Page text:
Scientists hope the names build connections between the nations that host the observatories and the discoveries they make about the Universe that hosts us all.

 

The AAO is a division of the Department of Industry, Innovation and Science.

The Dark Energy Survey is a collaboration of more than 400 scientists from 26 institutions in seven countries. Funding for the DES Projects has been provided by the U.S. Department of Energy Office of Science, U.S. National Science Foundation, Ministry of Science and Education of Spain, Science and Technology Facilities Council of the United Kingdom, Higher Education Funding Council for England, ETH Zurich for Switzerland, National Center for Supercomputing Applications at the University of Illinois at Urbana- Champaign, Kavli Institute of Cosmological Physics at the University of Chicago, Center for Cosmology and Astro-Particle Physics at Ohio State University, Mitchell Institute for Fundamental Physics and Astronomy at Texas A&M University, Financiadora de Estudos e Projetos, Fundação Carlos Chagas Filho de Amparo à Pesquisa do Estado do Rio de Janeiro, Conselho Nacional de Desenvolvimento Científico e Tecnológico and Ministério da Ciência e Tecnologia, Deutsche Forschungsgemeinschaft, and the collaborating institutions in the Dark Energy Survey, the list of which can be found at  www.darkenergysurvey.org/collaboration.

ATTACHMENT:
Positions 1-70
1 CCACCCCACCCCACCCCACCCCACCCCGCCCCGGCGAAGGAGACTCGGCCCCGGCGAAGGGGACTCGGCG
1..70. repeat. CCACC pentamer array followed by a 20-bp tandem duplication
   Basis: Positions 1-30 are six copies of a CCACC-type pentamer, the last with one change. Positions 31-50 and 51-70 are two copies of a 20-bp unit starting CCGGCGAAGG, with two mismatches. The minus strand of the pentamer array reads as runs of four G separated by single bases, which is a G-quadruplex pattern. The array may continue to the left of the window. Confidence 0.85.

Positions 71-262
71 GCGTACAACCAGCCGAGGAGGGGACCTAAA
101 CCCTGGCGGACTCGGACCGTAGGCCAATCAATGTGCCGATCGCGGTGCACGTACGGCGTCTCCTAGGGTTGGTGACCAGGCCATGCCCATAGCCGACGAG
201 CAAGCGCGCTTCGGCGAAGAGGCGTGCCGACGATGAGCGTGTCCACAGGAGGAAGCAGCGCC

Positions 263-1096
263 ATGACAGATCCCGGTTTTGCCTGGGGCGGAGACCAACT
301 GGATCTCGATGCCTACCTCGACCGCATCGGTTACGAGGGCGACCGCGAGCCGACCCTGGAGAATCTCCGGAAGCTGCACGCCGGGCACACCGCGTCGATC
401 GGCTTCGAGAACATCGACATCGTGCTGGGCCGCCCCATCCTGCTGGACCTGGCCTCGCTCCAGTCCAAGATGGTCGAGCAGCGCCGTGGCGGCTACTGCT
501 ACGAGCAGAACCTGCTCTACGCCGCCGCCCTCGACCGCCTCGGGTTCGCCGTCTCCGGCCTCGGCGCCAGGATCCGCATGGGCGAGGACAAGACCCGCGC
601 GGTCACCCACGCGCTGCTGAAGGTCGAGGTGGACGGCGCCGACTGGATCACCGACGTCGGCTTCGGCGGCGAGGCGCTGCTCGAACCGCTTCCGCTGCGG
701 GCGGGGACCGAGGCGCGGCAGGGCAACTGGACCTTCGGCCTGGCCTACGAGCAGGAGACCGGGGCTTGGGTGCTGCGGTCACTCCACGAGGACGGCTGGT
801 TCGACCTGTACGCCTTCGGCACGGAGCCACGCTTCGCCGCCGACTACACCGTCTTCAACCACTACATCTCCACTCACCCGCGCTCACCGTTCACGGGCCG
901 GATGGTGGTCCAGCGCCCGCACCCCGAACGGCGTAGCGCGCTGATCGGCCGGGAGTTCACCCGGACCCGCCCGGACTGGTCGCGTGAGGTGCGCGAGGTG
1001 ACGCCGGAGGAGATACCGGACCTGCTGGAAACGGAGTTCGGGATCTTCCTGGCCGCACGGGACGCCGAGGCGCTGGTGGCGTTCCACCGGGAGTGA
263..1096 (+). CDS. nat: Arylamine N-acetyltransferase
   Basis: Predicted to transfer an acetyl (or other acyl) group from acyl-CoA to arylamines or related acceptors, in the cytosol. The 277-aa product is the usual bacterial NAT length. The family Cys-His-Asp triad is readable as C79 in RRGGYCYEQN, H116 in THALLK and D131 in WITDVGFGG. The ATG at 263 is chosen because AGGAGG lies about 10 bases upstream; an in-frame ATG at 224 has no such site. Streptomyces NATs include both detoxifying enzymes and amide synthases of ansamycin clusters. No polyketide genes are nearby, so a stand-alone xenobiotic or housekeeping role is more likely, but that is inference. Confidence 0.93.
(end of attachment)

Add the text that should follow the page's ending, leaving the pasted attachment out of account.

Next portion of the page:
Publication details:

The results of this research were presented today at a special session of the American Astronomical Society Annual Meeting occurring this week in Washington, DC, and are submitted for publication in The Astrophysical Journal.

The DES data can be accessed online here: https://des.ncsa.illinois.edu/releases/dr1.

Science Contacts:

- Dr Kyler Kuehn

Instrument Scientist,

Australian Astronomical Observatory

M: +61 405 073 010 E: kyler.kuehn@aao.gov.au

Media contact:

- Dr Ángel López-Sánchez,